This month, I was invited to attend the Masterclass in Children’s Literature, hosted by We Need Diverse Books. This class, organized by Kwame Alexander (The Crossover) and Jacqueline Woodson (Brown Girl Dreaming), offered a “community of support,” a way in which writers, publishers and editors of diverse content could share tips and techniques, provide guidance and inspiration.
Presenters included Jason Low, publisher and co-owner of Lee and Low Books; Jennifer Brown, publishing director at Knopf Books for Young Readers; Cassandra Pelham, senior editor at Graphix and Scholastic Press; and authors Kwame Alexander and Jacqueline Woodson. Unbeknownst even to the organizers, poet Nikki Giovanni and author Jason Reynolds made an appearance.
Events such as this that highlight that diverse content on bookshelves are much needed across the United States. It’s easy to ask, “Where are the diverse books?” but the answer is much more complicated. A 2015 study conducted by Lee and Low, entitled The Diversity Baseline Survey, highlights the diversity, or lack thereof, in the publishing industry. The results concluded that in the overall publishing industry (out of the publishers surveyed) 4% of publishing staff are Black/African-American, less than 1% are Native American/Alaskan Native, 7% are Asian/Native Hawaiian or Pacific Islander, 6% are Hispanic, 1% are Middle Eastern and 3% are biracial/multiracial. That leaves 79% as White/Caucasian. This survey not only highlights race, but gender, sexual orientation and disability in the publishing industry.
As a writer, sitting among other writers, publishers and editors, I feel that we all have a responsibility to help children recognize this diverse world.
As mentioned in the study, it’s possible that the “lack of diverse books closely correlates to the lack of diverse staff.” Furthermore, cultural fit, a hiring strategy that ensures the personalities and values of those hired blends well with the hiring company, seems to also be at play in publishing. Bookshelves do not reflect the diversity in the world. As a writer, sitting among other writers, publishers and editors, I feel that we all have a responsibility to help children recognize this diverse world.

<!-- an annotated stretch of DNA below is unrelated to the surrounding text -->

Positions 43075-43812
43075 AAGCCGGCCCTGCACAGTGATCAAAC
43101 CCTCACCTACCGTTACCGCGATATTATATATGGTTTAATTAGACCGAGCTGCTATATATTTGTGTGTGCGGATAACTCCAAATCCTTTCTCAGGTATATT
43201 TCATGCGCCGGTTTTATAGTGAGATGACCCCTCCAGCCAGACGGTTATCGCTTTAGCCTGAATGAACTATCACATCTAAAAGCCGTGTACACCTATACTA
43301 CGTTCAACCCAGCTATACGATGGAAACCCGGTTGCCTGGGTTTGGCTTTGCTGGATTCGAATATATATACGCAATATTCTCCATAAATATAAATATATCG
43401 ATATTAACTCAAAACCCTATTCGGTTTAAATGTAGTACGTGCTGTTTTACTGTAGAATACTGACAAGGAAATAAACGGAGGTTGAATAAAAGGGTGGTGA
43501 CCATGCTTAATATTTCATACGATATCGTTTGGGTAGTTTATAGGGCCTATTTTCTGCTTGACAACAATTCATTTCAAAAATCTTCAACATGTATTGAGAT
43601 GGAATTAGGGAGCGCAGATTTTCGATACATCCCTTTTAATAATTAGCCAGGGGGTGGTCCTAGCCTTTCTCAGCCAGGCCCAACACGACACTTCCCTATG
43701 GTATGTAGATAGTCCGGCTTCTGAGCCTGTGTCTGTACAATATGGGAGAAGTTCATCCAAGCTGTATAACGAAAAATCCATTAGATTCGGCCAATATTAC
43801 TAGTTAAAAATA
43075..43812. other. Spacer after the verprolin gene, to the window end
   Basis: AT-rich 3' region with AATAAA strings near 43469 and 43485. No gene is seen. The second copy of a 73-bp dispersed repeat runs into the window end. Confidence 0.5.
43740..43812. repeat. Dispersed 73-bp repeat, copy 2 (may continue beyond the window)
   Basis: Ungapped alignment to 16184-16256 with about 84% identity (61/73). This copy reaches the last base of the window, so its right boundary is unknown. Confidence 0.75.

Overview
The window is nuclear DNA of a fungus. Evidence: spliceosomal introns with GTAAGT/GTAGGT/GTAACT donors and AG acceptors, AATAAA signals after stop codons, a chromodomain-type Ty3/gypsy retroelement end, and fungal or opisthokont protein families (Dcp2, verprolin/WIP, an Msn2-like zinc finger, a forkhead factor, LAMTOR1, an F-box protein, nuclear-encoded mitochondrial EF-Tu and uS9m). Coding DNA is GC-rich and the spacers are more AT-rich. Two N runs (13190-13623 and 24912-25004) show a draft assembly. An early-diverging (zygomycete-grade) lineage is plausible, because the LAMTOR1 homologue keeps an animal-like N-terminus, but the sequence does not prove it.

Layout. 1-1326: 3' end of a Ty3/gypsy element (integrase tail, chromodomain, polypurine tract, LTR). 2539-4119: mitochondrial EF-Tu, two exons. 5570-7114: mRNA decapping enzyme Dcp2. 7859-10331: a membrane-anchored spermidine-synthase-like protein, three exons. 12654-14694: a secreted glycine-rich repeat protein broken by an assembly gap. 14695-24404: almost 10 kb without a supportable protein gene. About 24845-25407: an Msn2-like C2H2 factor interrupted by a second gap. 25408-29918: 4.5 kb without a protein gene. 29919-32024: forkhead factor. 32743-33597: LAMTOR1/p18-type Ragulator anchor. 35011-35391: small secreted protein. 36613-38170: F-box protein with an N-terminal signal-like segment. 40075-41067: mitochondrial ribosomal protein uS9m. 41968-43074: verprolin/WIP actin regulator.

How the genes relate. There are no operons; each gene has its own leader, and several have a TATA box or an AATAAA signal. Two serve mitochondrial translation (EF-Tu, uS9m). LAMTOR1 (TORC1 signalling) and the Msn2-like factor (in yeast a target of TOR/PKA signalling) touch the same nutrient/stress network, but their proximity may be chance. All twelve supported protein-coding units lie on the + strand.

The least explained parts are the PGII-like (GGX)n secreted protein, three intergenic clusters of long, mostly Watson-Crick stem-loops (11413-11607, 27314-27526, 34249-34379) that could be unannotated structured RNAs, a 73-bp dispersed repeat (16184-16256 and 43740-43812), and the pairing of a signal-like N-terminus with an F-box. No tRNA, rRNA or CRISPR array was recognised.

So, what is Lee and Low doing to combat the lack of diversity in children’s publishing? The New Voices Award, created in 2000, selects an author of color and grants them a publishing contract and a cash prize of $1,000. An honor award winner also receives a cash prize of $500. But it isn’t about the money. The winning manuscript provides a newly published story for children to “identify and relate,” thus promoting a “greater understanding of one another.” The New Voices Award is vital; often books that offer diverse content are published by authors of a different background than what we typically see, which still results in a lack of authors of color being represented on bookshelves.
Here are more books that I feel promote the diversity of our expanding world.
Marisol McDonald Doesn’t Match by Monica Brown
Peruvian-Scottish-American Marisol McDonald loves eating peanut butter and jelly burritos, playing soccer dressed as a princess and wearing polka dots with stripes. Not everyone sees things like Marisol does, but mismatching is perfectly fine for her.
Firebird by Misty Copeland
Misty Copeland tells the story of a girl who struggles with confidence but soars, through hard work and dedication, as a ballerina.
The Skin I’m In by Sharon Flake
Maleeka Madison, teased for her dark skin and homemade clothes, discovers a talent for writing through an unlikely ally, the teacher no one likes, Miss Saunders.
Inside Out and Back Again by Thanhha Lai
When Hà moves to America, her entire life is changed. The familiarity of Saigon, where friends and family comfort her, is soon replaced by bullies, a new language and racial tension.
These books help us to understand the importance of diverse books being available, that there is always another side to every story, that, as Chimamanda Ngozi Adichie put it, “people like me, girls with skin the color of chocolate, whose kinky hair could not form ponytails, could also exist in literature.”
*This post originally appeared on Eleventh Stack on June 27, 2016.
Brittany is a Children’s Library Assistant at Main, where she enjoys reading stories, singing songs and ending her story times in a multitude of bubbles. Reading isn’t her only love; she also enjoys writing for children and adults alike.